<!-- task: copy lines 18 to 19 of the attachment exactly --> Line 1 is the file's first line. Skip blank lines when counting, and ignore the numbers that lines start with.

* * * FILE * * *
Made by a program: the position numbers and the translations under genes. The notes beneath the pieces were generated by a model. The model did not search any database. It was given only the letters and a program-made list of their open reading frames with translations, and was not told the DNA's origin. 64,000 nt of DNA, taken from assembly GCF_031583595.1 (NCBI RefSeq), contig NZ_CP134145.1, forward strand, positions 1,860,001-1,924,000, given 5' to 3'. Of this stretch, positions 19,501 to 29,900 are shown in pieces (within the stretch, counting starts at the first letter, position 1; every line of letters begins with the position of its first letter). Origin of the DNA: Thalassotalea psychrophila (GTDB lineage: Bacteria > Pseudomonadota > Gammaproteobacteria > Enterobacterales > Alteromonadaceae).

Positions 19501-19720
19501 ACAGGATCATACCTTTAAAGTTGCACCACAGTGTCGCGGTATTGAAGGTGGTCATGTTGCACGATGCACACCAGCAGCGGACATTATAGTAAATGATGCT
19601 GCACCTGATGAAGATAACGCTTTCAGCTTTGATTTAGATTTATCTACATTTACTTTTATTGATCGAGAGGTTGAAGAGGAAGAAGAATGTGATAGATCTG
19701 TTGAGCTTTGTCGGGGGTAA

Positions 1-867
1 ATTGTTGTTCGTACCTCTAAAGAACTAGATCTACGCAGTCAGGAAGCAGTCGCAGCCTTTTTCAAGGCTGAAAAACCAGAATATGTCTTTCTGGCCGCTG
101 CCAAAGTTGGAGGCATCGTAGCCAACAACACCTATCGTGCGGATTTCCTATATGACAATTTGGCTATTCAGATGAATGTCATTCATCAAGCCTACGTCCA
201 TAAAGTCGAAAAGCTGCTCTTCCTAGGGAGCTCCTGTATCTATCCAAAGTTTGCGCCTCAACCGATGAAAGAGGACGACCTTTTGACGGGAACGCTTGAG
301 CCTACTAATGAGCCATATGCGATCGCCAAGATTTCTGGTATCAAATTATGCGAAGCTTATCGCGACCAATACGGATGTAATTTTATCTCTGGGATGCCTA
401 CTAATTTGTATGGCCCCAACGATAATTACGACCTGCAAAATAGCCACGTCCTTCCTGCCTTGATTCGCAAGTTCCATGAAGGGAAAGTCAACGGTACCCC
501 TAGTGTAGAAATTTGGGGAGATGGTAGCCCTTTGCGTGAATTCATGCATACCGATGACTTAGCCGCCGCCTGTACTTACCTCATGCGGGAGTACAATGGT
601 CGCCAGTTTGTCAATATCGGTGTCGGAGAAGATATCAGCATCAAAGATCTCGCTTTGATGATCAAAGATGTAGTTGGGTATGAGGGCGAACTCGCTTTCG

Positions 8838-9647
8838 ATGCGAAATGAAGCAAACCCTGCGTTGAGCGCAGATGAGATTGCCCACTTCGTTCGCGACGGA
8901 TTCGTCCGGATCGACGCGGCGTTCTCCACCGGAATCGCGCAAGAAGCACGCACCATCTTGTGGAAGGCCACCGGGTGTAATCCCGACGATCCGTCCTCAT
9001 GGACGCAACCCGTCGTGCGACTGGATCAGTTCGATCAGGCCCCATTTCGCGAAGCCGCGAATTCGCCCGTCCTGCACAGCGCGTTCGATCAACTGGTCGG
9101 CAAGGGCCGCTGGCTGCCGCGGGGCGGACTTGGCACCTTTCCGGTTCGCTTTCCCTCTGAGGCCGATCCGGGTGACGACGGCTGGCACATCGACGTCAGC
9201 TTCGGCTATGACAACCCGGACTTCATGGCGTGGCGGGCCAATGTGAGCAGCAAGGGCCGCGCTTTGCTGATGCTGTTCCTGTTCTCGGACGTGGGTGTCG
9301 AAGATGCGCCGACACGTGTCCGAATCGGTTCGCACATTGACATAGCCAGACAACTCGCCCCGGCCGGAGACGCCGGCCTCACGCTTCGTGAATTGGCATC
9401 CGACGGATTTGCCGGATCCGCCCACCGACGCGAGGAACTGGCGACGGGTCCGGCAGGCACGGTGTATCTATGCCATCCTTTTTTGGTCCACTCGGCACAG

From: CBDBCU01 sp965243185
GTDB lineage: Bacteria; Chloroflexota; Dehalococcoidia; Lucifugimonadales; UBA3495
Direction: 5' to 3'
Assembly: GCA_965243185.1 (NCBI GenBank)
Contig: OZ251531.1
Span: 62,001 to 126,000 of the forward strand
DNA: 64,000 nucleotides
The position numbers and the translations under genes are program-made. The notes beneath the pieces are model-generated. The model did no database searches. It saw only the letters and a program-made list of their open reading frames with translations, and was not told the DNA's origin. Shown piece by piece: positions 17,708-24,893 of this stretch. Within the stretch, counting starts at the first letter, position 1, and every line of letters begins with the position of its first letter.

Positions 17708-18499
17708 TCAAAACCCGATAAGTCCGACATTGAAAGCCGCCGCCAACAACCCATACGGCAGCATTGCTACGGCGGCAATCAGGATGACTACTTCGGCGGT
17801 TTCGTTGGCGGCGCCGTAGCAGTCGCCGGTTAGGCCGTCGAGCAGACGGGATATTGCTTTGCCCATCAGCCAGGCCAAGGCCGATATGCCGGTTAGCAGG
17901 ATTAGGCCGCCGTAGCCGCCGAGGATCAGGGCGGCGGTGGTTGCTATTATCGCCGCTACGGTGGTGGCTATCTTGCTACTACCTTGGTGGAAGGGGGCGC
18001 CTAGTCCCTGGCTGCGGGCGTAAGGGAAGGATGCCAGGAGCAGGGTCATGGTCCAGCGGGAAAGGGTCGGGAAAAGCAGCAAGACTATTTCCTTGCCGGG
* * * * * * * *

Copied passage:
9101 CAAGGGCCGCTGGCTGCCGCGGGGCGGACTTGGCACCTTTCCGGTTCGCTTTCCCTCTGAGGCCGATCCGGGTGACGACGGCTGGCACATCGACGTCAGC
9201 TTCGGCTATGACAACCCGGACTTCATGGCGTGGCGGGCCAATGTGAGCAGCAAGGGCCGCGCTTTGCTGATGCTGTTCCTGTTCTCGGACGTGGGTGTCG